Not yet married, the Lalleys operated the Capitol Bar, which was located downtown near 10th and Capitol streets. In its heyday under the Lalleys, the Capitol helped jumpstart Omaha’s burgeoning indie-rock scene by booking lots of local and national acts. The Lalleys would frequent The Brothers Firmature on Sundays, their only day off. The bar offered an escape from the demands of club management and music promotion.

“It was our secret spot for us and a few friends,” Lallaya recalls.

“It felt like your weird uncle’s cool basement,” Trey adds.

In the mid-’90s, after the Capitol Bar closed, Trey worked at the now-shuttered Theodore’s Bar located at Saddle Creek and Leavenworth streets. Lallaya ran the front of house at McFoster’s Natural Kind Cafe, which was located across the street from The Brothers Firmature on Farnam. The beloved organic restaurant shut down last year. Around 1997, Trey and Lallaya were approached by Robert Firmature about working at The Brothers Firmature in hopes that the two would eventually take over ownership. In the meantime, Bobby offered to mentor both Trey and Lallaya on the ins and outs of operating such an establishment.

“I knew how to smile and sell a beer, but I didn’t know how to do the books,” Trey says.

Trey and Lallaya took over Brothers in 1998. Some of the original decor remains (the original The Brothers Firmature sign, old movie posters like The Plainsman, starring Gary Cooper, and Riders in the Sky, starring Gene Autry), but the attitude of the place took on a new edge. In 2003, they were operating as owners. In 2012, they owned the building outright.

Edward Huddell has been coming to Brothers for almost 40 years. Sitting at the bar on a Friday night, sipping a lemonade, Huddell said he knew Robert Firmature, but connected more with Trey and Lallaya. During Huddell’s heyday, he would go to Brothers three or four times a week. His drink of choice: Rolling Rock or tequila shots.

“When I first came here, there was mostly Mutual of Omaha people. Then, after a while, it became more working-class people,” Huddell says. “When Trey and Lallaya took over, the average age of the patrons went down quite considerably.”

Trey and Lallaya’s personal touches are all over the bar. Brothers has become home to one of the most revered music jukeboxes in the Heartland, hosted a secret show by The Faint, and now serves as a sort of bridge between old neighborhood regulars and new patrons who are drawn to the renovated Blackstone District.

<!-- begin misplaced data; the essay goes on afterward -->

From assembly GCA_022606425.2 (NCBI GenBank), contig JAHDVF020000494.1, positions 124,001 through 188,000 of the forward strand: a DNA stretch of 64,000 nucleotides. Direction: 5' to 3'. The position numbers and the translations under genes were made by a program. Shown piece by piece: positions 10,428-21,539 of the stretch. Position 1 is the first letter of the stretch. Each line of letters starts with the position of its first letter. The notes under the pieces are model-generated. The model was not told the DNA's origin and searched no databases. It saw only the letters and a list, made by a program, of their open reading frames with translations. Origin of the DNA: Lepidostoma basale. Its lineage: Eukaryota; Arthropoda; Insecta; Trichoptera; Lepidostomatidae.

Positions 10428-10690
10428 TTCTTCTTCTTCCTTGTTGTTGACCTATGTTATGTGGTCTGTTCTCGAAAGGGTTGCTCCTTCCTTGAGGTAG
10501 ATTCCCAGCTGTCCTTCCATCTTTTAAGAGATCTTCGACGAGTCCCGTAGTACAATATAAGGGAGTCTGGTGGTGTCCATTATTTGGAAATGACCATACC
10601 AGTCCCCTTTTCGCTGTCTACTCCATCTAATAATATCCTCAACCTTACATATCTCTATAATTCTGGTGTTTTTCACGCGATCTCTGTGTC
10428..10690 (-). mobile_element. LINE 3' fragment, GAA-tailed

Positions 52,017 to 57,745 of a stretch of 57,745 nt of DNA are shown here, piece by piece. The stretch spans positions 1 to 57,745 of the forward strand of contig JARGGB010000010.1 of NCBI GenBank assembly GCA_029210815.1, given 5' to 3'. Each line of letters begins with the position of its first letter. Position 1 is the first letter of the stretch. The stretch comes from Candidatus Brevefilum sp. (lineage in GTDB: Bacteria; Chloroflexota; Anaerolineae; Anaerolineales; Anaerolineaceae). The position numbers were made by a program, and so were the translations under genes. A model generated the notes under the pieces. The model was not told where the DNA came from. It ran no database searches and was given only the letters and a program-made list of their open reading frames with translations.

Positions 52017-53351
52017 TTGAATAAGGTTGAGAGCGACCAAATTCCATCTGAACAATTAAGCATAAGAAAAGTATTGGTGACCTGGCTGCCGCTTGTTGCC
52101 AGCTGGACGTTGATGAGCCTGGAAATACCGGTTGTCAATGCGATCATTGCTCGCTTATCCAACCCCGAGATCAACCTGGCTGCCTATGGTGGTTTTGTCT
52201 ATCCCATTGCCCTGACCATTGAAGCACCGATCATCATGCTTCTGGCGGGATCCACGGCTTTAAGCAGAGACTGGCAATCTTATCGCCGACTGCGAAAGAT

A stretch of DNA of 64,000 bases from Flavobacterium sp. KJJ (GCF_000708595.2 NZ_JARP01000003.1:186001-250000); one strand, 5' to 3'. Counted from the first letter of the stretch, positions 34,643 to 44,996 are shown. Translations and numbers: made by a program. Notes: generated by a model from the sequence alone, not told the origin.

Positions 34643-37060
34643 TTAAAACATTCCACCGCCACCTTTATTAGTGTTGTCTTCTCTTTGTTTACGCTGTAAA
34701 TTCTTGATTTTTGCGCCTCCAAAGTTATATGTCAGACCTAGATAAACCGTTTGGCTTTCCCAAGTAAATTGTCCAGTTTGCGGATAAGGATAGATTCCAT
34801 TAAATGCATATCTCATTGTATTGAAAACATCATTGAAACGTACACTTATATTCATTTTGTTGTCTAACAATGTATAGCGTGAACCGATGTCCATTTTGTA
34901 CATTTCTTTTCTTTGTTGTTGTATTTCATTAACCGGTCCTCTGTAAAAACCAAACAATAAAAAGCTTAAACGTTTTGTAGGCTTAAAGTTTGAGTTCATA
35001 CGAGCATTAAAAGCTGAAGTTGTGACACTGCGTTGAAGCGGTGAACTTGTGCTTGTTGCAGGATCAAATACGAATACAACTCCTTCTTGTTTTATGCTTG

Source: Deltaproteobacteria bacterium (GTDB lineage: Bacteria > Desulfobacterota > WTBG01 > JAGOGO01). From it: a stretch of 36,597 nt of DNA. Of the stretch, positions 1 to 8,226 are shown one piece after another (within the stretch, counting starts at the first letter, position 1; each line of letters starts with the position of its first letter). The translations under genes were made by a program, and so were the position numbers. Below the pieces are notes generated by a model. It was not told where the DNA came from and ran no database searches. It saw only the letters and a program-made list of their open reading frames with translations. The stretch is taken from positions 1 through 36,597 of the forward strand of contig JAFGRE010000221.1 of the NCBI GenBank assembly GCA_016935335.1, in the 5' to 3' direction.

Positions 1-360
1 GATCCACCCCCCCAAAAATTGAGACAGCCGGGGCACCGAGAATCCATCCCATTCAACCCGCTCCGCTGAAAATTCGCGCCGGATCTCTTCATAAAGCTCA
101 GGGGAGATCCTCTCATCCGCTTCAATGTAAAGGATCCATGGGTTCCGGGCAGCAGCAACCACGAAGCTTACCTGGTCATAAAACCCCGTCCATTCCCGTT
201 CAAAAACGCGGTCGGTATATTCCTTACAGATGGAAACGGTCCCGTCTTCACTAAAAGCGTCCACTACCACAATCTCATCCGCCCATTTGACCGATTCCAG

Visually, there are subtle indicators of Brothers’ punk aesthetic: the obligatory bathroom graffiti, black-and-white portraits of Joey Ramone, Nick Cave, and The Clash. But the obvious indicator is in its fabled jukebox. It’s one of the few in the city that contains actual physical CDs, chosen by the bar owners. Along with established icons including Bad Brains, X, and Dead Kennedys, it also plays beloved hardcore and punk staples like the Pornhuskers, Agent Orange, and the Circle Jerks.

Trey and Lallaya have a simple system regarding what goes into the jukebox: Both must agree on the CD. Having a bar where you can determine what is played has its advantages, but also some obvious drawbacks. The primary one being the risk of burning out on some of your favorite bands.

“It’s ruined some of my favorite records of all time for me,” Trey says. “What can’t I listen to anymore? Minor Threat. Black Flag, Slayer, and any Ramones song. Bands I cherished and love, I just wore into the dirt.”

Many of the institutions near Brothers have either went away (McFoster’s), or have dramatically revamped themselves (Sullivan’s). The rest of the businesses are part of the newer bars and eateries in the Blackstone District. The new businesses have given Brothers some new patrons, who mainly stop by more out of curiosity while bar-hopping than to hang out, Lallaya says.

“I call them ‘weekend tourists.’ They stop by once or twice, and they never come back,” she says.

Trey expressed some annoyance with the development around the bar. For months, it looked like Brothers was under construction as the high-end bar and kitchen eatery Stirnella, located next door, was being built. Parking has also become a problem, Trey says.

“I’m all for progress. I just really liked it the way it was before. People came here for a reason. It wasn’t just like ‘Oh, what’s this place. Let’s walk in and check it out.’ It was ‘Let’s go to Brothers.’”

One notable blogger of historic Omaha falls into the “Let’s go to Brothers”-style of patrons. She was so taken by the bar’s history that she penned an exhaustively researched piece about its history for her blog, My Omaha Obsession. Because of the sensitive nature of her job, she chose to remain anonymous, opting to use her pen name, “Miss Cassette.”

Miss Cassette spent months researching the history of the Brothers building. In a post titled “Brothers Lounge and the Case of the Vanishing Mom and Pop,” Miss Cassette used old articles from the Omaha World-Herald and The Omaha Daily Bee, as well as the Omaha city directory to trace the building’s history. Some key facts she discovered was that the spot where Brothers now resides used to be home to two separate businesses. Before the Firmature brothers bought the building, it was a grocery store and a self-service laundromat.